Skip to main content
18 April 2024

When things get fishy in Gintelberg! How mobile PBX from the cloud helped a business stay afloat.

The town of Gintelberg’s fishing fleet had for a long time been all at sea when it came to its telecoms infrastructure, which simply wasn’t fit for purpose. Fortunately, the fleet found a communications solution that met the needs of a successful business with some very particular challenges to overcome – leveraging mobile PBX delivered from the cloud to access the enterprise communications services it needs. Benefiting from native mobile, the fleet transformed its operations.

In recent months (and blogs) we’ve become familiar with the world of small and medium-sized enterprises – and in particular the communications challenges they face – in the Norwegian town of Gintelberg. We’ve discovered how lawyers and the local shoe shop; takeaway restaurant chefs and sports team owners solve a common problem.

In this blog, we’re going to leave all that behind (well, some of it, anyway) and take to the water! Let’s board one of the vessels that makes up the town’s fishing fleet. As we’ll discover, access to communications functionality is just as critical on the waves as it is on dry land. First, though, a bit of background.

In Gintelberg (indeed, in Norway generally) fishing is pretty big business, relevant to us because Gintelberg is a port, and its neighbouring coastline hosts an abundance of natural resources. Norwegian waters are rich with Atlantic cod and salmon, haddock, halibut, pollock, and mackerel. According to food research institute Nofima[1] the national fishing industry has a total of value of NOK 23.9 billion. The industry employs around 14,000 people. In short, fishing is big business.

The Gintelberg fleet

In Gintelberg, the local fleet (comprised of over a dozen boats) is active in what’s called “nearshore” (as opposed to offshore or deep sea) fishing. Nearshore fishing takes place relatively close to the shoreline, typically up to around 20 kilometres off the coast. Since these areas are characterised by waters generally less than 30 meters deep, Gintelberg’s commercial fishing fleet is comprised mainly of smaller vessels and targets its catch around mackerel, flounder, trout, and bass – all present in quantity in the region – using both live and cut bait as well as various artificial lures to draw in the fish.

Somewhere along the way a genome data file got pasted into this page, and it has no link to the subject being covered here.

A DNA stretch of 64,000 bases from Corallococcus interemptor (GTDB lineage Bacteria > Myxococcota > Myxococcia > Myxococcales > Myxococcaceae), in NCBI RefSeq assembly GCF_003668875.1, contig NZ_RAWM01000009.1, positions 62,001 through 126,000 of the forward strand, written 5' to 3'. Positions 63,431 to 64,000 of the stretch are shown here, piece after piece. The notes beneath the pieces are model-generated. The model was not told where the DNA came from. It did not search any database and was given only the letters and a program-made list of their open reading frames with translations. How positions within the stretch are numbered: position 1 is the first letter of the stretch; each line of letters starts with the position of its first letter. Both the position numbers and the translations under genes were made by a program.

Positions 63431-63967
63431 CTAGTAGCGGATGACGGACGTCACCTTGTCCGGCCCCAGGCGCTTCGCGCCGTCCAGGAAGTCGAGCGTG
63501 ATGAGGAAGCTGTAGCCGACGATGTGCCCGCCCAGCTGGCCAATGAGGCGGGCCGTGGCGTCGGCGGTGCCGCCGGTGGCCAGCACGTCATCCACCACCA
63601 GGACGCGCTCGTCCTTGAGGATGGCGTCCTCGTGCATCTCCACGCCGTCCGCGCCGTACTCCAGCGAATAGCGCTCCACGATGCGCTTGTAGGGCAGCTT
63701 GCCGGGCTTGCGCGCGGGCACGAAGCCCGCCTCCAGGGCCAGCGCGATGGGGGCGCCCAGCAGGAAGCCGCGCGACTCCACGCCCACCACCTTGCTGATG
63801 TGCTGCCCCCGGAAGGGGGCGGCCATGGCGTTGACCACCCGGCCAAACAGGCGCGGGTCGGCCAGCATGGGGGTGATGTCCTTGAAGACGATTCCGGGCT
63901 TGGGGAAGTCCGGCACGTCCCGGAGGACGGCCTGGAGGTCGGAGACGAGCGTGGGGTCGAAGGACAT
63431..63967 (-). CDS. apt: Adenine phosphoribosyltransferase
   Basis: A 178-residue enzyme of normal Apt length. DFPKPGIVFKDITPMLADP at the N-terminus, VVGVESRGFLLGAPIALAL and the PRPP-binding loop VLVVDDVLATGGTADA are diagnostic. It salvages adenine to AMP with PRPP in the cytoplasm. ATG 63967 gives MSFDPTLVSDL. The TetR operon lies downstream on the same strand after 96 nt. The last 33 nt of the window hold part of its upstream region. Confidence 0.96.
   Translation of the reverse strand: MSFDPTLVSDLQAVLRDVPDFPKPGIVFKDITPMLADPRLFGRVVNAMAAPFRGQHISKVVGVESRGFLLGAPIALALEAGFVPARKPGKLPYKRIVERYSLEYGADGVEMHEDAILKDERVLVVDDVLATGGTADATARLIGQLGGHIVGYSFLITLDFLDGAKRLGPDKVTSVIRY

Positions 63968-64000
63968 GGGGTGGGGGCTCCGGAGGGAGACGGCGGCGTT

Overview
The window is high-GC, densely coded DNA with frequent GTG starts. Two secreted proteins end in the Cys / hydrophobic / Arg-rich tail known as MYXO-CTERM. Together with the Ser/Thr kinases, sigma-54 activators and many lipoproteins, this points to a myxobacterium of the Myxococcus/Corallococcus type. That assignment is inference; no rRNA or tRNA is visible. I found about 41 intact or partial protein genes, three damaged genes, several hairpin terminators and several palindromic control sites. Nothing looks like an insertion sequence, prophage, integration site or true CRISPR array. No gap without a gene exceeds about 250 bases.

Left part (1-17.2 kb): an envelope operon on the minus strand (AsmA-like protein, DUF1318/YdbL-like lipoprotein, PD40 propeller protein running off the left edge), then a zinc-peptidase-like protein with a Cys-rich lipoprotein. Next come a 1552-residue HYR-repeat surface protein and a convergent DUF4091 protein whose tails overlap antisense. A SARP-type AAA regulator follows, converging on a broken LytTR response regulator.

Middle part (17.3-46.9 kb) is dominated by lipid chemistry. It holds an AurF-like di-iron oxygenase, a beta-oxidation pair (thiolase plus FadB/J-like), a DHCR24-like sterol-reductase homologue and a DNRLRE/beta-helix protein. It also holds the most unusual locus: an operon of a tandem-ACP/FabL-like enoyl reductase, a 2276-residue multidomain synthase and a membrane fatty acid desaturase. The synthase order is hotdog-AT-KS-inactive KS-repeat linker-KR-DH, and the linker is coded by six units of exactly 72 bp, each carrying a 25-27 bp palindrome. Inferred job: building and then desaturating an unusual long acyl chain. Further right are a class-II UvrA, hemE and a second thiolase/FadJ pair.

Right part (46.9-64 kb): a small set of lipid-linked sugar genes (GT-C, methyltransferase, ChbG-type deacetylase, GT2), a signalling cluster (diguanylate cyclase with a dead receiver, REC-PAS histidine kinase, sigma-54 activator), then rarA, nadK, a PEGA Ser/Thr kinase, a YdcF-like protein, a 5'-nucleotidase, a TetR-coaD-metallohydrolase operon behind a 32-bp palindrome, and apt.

Maritime rules

The fleet is, of course, subject to maritime rules, a set of regulations that govern the operation of vessels and maritime activities in any given jurisdiction (in this case, Norway). For the most part, these rules cover issues like safety, navigation, environmental regulations, licensing and certification, harbour laws, and fisheries rules.

While they don’t directly regulate communications and communications systems, they do often include requirements related to equipment on vessels. This is to ensure that fleets have the necessary systems to operate safely and effectively in offshore environments. While the fleet’s commercial telecommunications solution isn’t thus strictly regulated by maritime rules, it does need to be compliant with any basic requirements.

The commercial aspect

With this operating landscape (or seascape) in mind, what are the commercial communications challenges the Gintelberg fleet faces? There are several, and they can impact fleet management, safety, and communication with onshore stakeholders. They include: